I have recently come across an advert for gold jewellery in a glossy international publication. Like most of the world's precious stones and metals, no mention is made of its actual origins, of the role humans play in transforming a rather dull, lifeless substance into something precious and expensive.
Instead the advert emphasises the themes of purity and longevity, the fact that gold will be around long after the people who buy it are dead and buried. "Discover Gold", the advert encourages us. It is as if the ring, bracelet and necklace on display are waiting to be found, as if the glitter and exoticism of gold distance it from the mundane world of human endeavour.
What do most of us know about this metal? Very little, apart from its cost. Some who studied geography at school might be aware that it is mined in large quantities in South Africa. We might even recall the images of the deepest mine in the world located near Johannesburg, of long lines of men in protective clothing and tin helmets who use expensive, sophisticated equipment to bring it to the surface.
That is another myth that adds to the lure of gold. Buried beneath miles of rock, deep in the earth's core, human civilisation extends the best of its technology and ingenuity to deliver this elusive, expensive substance.
Gold has exerted a fascination on human societies for hundreds, if not thousands, of years. It is nor my intention to challenge such a deep source of intrigue. Yet despite what the adverts might suggest, it does have a human history, a social dimension that is important to understand.
While the gold we buy has an aura of exoticism and associations of romance, the mechanism of its "discovery" in many countries is considerably less romantic and ennobling than what we might choose, or be encouraged, to believe.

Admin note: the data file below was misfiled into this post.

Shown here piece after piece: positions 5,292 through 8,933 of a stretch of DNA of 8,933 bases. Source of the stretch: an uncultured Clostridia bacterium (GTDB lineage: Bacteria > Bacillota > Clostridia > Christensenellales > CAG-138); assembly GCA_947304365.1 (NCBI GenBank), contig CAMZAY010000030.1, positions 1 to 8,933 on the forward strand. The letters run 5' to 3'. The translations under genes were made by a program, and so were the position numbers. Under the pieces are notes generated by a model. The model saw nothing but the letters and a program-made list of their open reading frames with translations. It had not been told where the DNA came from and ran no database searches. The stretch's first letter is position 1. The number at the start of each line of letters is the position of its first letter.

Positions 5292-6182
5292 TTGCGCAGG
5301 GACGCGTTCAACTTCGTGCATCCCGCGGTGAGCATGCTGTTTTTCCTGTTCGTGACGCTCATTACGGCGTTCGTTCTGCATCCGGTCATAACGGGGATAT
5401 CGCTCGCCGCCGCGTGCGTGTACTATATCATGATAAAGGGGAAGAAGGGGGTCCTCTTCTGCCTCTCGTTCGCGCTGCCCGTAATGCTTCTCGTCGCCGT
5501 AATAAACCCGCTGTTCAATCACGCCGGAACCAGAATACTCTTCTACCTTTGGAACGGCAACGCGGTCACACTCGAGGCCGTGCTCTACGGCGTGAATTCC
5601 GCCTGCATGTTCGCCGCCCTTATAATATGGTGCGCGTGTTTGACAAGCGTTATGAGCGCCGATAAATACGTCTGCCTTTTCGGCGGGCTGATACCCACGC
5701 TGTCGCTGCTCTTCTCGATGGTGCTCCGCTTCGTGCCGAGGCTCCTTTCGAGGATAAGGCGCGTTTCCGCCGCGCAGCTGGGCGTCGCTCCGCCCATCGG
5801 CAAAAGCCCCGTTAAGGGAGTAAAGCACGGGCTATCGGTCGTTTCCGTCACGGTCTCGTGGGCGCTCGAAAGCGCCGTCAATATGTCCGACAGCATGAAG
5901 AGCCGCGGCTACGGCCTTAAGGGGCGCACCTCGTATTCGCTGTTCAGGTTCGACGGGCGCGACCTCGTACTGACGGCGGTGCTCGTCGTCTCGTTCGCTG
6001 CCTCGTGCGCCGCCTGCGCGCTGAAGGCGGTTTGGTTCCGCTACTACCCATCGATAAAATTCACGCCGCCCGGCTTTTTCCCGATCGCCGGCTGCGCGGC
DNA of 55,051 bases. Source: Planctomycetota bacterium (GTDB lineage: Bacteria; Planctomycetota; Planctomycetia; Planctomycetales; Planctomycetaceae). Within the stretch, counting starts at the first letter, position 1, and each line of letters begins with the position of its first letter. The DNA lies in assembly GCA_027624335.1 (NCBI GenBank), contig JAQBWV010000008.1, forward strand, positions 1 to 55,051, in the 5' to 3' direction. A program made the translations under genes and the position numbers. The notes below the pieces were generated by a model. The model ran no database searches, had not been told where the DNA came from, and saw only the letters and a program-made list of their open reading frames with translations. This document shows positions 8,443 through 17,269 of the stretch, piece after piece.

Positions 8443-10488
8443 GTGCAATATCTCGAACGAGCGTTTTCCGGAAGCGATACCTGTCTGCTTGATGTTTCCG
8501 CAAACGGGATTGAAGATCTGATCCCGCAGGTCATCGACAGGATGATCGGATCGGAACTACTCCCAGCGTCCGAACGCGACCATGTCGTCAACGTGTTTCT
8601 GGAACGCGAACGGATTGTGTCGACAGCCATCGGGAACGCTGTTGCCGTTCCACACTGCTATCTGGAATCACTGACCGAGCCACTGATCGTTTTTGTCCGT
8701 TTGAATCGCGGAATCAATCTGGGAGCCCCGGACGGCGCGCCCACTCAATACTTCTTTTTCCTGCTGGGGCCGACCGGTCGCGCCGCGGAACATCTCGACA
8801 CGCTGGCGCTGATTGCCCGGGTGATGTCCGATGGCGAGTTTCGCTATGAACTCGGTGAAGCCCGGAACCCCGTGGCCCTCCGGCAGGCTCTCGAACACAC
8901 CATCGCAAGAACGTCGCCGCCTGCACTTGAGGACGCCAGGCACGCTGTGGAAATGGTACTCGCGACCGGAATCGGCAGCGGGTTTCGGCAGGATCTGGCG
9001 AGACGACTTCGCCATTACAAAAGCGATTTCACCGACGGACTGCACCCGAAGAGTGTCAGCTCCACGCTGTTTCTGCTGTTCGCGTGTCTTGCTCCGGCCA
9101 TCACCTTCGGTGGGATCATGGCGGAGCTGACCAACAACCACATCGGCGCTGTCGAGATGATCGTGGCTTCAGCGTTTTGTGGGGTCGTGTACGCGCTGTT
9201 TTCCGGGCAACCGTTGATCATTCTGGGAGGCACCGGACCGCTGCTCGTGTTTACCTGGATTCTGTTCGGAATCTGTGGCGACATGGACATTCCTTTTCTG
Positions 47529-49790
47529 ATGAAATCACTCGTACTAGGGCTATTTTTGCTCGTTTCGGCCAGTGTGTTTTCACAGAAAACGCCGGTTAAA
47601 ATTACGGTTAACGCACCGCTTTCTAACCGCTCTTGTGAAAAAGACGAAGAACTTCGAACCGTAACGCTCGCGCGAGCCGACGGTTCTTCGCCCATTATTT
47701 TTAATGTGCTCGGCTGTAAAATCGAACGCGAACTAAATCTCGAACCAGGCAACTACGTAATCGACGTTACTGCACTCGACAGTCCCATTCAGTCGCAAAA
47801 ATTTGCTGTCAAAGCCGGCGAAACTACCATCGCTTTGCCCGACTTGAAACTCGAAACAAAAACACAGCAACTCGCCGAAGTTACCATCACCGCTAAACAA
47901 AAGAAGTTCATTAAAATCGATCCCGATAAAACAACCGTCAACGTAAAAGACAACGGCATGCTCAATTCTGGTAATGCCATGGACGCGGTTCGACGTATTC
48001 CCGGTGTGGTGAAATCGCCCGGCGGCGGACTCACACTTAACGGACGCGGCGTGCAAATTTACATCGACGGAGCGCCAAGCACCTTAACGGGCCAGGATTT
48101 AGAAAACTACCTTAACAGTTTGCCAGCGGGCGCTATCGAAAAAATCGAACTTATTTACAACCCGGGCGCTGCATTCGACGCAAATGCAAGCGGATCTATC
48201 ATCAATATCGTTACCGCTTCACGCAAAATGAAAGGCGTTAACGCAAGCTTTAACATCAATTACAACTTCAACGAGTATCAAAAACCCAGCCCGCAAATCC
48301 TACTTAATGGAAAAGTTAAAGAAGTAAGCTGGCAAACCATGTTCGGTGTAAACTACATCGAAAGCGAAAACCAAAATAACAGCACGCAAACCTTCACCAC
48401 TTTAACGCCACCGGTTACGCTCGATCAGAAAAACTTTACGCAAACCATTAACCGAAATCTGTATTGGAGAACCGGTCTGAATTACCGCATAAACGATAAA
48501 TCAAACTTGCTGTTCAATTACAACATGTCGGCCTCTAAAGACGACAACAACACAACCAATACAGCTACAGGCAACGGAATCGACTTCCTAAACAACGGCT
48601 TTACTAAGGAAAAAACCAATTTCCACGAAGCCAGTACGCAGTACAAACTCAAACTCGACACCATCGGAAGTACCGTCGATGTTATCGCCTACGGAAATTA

Do the high purchase prices, for example, translate into significant benefits for the communities where much of the gold is located? Are safety regulations in place? Are children involved in its extraction? Is the environment adequately protected or rehabilitated after use?
This article is an attempt to answer some of these questions, drawing on a recent study conducted in northern Zimbabwe among a community for whom gold has much more to do with a life of drudgery and risk than the exotic lifestyle and resources associated with its consumers.
Alluvial gold has been mined for centuries by indigenous peoples of Zimbabwe, and formed an important part of the pre-colonial economic prosperity. Gold was traded first with Middle and Far Eastern entrepreneurs and later with the Portuguese. It was the lure of this gold that led to the colonisation of the country by Cecil Rhodes in 1890.
Until the 1950s, indigenous miners along the Mazoe River and its tributaries in northern Zimbabwe continued their mining operations. Gold was sold to colonial government agents and was often used to pay an unpopular annual poll tax.
In recent years, however, the number of people involved in informal gold mining has swelled considerably. Numbers are impossible to determine exactly, due to seasonal fluctuations and the fact that such mining is often illegal. But one study claimed that some 250,000 people derive a livelihood from this activity.
Informal mining is unregulated and smallscale, with individuals and families engaged in surface mining and panning of gold along streams and rivers. While officially "illegal", it is generally tolerated, both because it provides some resources to people who have no other source of income and because it has proved impossible for the authorities to effectively control it.
Poverty is the principal factor that has prompted thousands of people into a lifestyle that is hazardous and difficult. Many of the miners in Zimbabwe, for example, come from neighbouring Mozambique and fled the civil war in that country in the 1980s. …